PMCID: PMC4196234  PMID: 25271288
3.  Leptospiral LruA Is Required for Virulence and Modulates an Interaction with Mammalian Apolipoprotein AI 
Infection and Immunity  2013;81(10):3872-3879.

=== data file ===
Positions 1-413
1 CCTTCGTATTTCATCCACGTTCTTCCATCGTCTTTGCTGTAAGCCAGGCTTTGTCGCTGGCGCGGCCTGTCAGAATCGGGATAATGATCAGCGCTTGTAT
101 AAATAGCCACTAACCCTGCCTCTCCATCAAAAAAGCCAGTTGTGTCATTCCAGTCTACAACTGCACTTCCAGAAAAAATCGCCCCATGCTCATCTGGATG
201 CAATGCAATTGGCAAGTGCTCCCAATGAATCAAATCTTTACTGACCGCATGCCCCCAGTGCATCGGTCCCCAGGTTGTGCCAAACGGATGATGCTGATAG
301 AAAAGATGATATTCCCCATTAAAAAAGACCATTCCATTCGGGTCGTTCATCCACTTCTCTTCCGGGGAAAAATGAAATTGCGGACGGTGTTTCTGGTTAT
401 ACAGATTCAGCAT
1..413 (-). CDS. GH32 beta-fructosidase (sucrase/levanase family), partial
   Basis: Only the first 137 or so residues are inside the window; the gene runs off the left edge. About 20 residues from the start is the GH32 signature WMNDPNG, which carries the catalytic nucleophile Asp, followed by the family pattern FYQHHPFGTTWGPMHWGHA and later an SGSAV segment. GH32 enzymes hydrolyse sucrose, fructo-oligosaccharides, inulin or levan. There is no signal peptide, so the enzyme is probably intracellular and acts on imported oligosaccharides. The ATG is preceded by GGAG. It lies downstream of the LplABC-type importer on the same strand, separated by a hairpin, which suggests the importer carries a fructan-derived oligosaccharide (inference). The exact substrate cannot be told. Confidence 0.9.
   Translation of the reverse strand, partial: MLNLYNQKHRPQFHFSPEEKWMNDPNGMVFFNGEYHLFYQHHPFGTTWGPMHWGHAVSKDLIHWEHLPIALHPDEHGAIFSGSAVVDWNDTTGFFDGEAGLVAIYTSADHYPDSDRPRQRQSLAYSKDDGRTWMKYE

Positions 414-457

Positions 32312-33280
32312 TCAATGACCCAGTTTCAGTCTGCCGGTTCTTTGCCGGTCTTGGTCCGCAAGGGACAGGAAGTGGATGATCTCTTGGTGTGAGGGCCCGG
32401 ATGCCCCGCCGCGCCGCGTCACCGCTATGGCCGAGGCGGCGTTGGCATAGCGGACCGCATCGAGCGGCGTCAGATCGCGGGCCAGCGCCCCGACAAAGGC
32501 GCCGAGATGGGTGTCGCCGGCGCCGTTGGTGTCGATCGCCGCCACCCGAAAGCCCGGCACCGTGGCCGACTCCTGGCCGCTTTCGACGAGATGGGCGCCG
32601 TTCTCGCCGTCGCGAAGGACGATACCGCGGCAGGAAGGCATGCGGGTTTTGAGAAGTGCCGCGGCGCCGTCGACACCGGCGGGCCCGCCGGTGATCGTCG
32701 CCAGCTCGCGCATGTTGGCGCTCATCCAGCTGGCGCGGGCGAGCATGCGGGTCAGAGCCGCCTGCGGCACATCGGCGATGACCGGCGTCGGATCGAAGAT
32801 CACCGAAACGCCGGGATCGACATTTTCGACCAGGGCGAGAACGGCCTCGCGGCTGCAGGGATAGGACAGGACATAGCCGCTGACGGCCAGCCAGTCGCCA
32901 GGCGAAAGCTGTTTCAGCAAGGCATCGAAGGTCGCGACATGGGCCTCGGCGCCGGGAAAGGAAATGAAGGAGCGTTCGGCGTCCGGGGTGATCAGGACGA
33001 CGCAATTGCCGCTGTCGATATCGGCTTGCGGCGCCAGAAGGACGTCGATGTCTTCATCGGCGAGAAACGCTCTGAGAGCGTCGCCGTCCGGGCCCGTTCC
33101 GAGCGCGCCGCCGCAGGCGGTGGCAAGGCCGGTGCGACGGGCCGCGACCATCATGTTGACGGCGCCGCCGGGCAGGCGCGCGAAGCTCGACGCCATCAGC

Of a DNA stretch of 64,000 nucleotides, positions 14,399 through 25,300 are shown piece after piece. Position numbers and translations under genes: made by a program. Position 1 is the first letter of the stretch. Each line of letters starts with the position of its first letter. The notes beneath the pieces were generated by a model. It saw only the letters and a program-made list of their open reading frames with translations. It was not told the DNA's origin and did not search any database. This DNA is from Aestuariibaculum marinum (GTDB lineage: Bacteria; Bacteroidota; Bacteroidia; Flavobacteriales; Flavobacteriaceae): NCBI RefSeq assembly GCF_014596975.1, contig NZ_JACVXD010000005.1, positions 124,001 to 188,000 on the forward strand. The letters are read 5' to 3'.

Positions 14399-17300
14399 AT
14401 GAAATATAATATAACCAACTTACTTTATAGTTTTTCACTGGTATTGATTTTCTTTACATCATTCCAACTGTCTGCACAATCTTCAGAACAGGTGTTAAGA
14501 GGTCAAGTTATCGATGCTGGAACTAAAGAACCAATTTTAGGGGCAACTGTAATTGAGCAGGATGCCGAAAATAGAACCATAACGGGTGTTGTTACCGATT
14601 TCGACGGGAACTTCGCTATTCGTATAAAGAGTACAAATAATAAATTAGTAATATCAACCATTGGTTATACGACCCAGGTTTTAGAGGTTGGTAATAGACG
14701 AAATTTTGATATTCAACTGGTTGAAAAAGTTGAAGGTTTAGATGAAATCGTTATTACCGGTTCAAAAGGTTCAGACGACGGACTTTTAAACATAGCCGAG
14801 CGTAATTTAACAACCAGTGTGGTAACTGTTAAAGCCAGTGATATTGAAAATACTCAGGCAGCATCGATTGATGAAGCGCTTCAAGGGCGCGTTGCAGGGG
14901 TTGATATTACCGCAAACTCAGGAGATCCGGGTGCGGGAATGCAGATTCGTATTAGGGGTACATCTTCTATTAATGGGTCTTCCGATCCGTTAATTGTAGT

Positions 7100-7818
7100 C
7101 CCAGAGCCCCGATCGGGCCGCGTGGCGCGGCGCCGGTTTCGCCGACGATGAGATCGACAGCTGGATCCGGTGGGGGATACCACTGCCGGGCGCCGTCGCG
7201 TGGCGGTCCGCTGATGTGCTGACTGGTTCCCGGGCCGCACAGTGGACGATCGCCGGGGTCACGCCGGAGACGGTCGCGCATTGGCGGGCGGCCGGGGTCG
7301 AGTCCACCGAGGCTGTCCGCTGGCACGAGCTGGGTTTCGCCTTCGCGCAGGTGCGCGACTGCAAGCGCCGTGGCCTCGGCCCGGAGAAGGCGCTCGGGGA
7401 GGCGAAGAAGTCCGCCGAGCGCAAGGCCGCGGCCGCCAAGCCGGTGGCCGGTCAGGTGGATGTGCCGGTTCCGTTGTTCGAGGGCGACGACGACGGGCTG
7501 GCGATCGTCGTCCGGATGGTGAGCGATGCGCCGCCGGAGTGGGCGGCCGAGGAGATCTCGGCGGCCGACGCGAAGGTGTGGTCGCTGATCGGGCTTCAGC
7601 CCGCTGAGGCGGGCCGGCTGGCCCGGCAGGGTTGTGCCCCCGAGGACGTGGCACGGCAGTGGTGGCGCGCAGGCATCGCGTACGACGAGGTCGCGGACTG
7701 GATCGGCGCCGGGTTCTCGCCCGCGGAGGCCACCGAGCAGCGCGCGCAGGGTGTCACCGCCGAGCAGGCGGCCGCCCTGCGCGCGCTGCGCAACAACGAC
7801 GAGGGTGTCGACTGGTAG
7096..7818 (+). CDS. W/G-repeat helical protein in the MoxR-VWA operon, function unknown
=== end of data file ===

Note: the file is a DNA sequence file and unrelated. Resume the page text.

Leptospirosis is a worldwide zoonosis caused by spirochetes of the genus Leptospira. While understanding of pathogenesis remains limited, the development of mutagenesis in Leptospira has provided a powerful tool for identifying novel virulence factors. LruA is a lipoprotein that has been implicated in leptospiral uveitis as a target of the immune response. In this study, two lruA mutants, M754 and M765, generated by transposon mutagenesis from Leptospira interrogans serovar Manilae, were characterized. In M754, the transposon inserted in the middle of lruA, resulting in no detectable expression of LruA. In M765, the transposon inserted toward the 3′ end of the gene, resulting in expression of a truncated protein. LruA was demonstrated to be on the cell surface in M765 and the wild type (WT). M754, but not M765, was attenuated in a hamster model of acute infection. A search for differential binding to human serum proteins identified a serum protein of around 30 kDa bound to the wild type and the LruA deletion mutant (M754), but not to the LruA truncation mutant (M765). Two-dimensional separation of proteins from leptospiral cells incubated with guinea pig serum identified the 28-kDa apolipoprotein A-I (ApoA-I) as a major mammalian serum protein that binds Leptospira in vitro. Interestingly, M754 (with no detectable LruA) bound more ApoA-I than did the LruA-expressing strains Manilae wild type and M765. Our data thus identify LruA as a surface-exposed leptospiral virulence factor that contributes to leptospiral pathogenesis, possibly by modulating cellular interactions with serum protein ApoA-I.